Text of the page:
Skin Inflammation & Deeper Health Issues

Inflammation is the body’s attempt at self-protection. As a self-maintaining system our bodies are always seeking self-preservation. It inherently seeks to remove harmful, foreign and toxic material like damaged cells, irritants, chemicals and bacteria and thus begin the healing process. 

Inflammation of the skin is in fact, the effect of a variety of troublesome conditions, likely internal and where there is an effect or symptom, there is an underlying cause. Thus the signs and symptoms of skin related inflammation, as listed below, are indicative of an underlying cause. These are the ways that your body lets you know that it is trying to heal itself. 

 It shows up as:

  • Acne
  • Redness
  • Rashes
  • Fine lines and wrinkles
  • Sagging and bagging
  • Irritation, itching
  • Rosacea
  • Eczema
  • Dermatitis
  • Psoriasis

Short-term inflammation is good for us. It actually helps us heal. The problem in today’s world, is that a lot of us are walking around with chronic internal inflammation— this is inflammation inside the body that doesn’t go away, but simmers at a low level, gradually causing damage. The larger issue is the failure to address or discover the underlying causes.

Causes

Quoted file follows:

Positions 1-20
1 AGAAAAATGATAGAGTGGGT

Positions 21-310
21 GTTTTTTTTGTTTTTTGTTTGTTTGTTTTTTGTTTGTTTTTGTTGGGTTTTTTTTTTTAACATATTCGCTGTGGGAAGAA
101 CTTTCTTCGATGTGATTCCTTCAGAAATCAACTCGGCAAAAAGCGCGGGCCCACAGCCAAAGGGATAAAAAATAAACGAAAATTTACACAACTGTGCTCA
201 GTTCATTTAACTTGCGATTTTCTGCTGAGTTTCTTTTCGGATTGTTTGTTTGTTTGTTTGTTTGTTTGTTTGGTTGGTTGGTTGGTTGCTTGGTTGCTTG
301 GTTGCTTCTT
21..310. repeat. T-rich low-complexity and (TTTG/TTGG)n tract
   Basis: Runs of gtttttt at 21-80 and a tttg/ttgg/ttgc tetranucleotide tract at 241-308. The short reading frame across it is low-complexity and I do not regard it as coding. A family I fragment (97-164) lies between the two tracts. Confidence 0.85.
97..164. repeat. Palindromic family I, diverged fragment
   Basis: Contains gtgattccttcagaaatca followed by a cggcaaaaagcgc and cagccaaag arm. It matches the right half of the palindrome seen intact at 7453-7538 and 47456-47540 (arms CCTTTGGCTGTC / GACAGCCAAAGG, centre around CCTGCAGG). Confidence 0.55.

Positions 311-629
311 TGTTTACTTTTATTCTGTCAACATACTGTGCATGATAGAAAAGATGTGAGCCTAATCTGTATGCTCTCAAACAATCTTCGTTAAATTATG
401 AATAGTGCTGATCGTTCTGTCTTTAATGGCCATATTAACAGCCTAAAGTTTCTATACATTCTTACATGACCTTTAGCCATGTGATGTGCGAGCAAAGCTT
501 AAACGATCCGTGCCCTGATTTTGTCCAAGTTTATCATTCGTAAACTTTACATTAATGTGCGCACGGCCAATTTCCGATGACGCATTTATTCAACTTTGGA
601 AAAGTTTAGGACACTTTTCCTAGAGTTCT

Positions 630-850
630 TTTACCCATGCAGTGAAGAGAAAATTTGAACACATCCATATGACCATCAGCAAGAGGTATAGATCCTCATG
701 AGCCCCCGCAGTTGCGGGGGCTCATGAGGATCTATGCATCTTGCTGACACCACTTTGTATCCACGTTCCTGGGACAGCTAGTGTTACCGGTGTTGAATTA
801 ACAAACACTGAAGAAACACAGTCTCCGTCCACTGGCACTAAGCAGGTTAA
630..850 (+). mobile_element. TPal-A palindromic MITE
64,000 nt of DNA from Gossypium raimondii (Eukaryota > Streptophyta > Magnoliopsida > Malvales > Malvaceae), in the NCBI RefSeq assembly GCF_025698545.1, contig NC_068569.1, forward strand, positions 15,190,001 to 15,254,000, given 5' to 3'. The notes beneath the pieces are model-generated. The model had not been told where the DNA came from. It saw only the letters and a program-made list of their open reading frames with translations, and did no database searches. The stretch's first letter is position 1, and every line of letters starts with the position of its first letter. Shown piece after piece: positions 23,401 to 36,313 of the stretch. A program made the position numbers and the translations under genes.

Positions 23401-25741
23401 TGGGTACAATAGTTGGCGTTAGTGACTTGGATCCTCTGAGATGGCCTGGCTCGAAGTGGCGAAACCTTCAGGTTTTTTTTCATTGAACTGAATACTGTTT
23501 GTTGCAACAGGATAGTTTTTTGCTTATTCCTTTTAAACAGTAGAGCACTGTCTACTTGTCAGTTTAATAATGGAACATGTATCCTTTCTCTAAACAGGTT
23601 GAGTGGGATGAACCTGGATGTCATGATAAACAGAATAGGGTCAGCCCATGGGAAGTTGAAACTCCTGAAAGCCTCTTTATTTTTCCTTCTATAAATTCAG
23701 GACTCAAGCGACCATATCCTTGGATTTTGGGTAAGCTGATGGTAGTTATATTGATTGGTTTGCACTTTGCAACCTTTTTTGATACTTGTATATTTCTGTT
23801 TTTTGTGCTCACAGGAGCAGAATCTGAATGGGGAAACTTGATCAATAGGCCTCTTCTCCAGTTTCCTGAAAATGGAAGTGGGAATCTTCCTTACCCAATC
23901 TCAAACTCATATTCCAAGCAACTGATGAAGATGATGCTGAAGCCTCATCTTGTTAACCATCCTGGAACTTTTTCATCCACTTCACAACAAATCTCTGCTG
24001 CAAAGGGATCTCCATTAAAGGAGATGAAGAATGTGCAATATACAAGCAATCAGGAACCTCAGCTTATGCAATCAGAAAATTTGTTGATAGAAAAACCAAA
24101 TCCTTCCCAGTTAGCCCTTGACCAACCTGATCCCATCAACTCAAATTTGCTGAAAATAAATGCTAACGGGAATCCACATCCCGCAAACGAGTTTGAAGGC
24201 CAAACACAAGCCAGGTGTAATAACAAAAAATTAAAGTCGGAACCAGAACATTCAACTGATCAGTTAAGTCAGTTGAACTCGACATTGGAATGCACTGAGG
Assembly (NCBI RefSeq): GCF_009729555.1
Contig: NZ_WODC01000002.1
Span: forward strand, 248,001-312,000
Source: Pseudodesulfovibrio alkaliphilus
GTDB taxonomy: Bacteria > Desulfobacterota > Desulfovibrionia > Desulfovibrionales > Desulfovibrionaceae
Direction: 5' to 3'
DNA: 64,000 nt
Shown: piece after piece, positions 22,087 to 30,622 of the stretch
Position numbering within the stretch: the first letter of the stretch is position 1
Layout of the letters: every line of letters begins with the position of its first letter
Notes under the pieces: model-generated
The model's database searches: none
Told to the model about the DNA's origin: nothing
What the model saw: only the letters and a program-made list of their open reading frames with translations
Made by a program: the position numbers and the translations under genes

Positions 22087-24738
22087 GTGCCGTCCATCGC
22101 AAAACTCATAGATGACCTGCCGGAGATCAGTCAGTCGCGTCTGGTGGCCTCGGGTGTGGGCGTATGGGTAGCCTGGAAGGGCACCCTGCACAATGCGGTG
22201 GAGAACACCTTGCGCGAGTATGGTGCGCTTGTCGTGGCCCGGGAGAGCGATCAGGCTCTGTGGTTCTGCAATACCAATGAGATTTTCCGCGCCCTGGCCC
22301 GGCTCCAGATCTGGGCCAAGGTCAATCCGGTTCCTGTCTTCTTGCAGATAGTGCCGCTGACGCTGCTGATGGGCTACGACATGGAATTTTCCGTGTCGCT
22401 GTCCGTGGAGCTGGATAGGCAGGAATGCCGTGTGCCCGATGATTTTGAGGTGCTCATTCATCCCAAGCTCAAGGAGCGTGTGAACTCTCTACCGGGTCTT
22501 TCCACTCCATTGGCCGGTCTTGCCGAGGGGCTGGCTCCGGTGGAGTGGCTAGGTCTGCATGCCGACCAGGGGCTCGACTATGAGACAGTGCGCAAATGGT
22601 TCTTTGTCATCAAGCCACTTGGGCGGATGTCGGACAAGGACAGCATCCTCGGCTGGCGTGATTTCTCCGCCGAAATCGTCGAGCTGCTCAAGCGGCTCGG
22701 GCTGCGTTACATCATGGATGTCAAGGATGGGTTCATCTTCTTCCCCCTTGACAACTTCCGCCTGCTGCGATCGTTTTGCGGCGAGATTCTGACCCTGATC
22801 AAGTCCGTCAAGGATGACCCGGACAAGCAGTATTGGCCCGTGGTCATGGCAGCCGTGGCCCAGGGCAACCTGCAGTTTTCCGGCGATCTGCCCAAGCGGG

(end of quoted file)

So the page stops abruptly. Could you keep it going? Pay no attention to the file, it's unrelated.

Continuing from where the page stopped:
What causes long-term inflammation?

Underlying health issues that are chronic in nature, candida, digestive issues and such conditions are often root causes of the various health issues that become chronic and affect other areas of the body. Inflammation is but a symptom.

Intestinal parasites, a topic many avoid but these little guys have the ability to take over the (host) body. They affect the entire set of systems, organs included. Parasites feed on the host and excrete toxins that lead to many health challenges and is often a precursor for candidiasis (which is a precursor for other diseases, including cancer). This too causes inflammation, such as eczema, dry heels, dry hair & nails and stiff joints.

Chronic environmental conditions, toxins, pollution and lack of sleep contribute to inflammation. Studies have even found that poor sleep quality was associated with higher levels of inflammation and weight gain. Chronic conditions also adversely impact the body’s ability to heal itself.

Diseases or disorders like asthma, arthritis, gum disease, ulcers, fibromyalgia and other autoimmune diseases, and many more.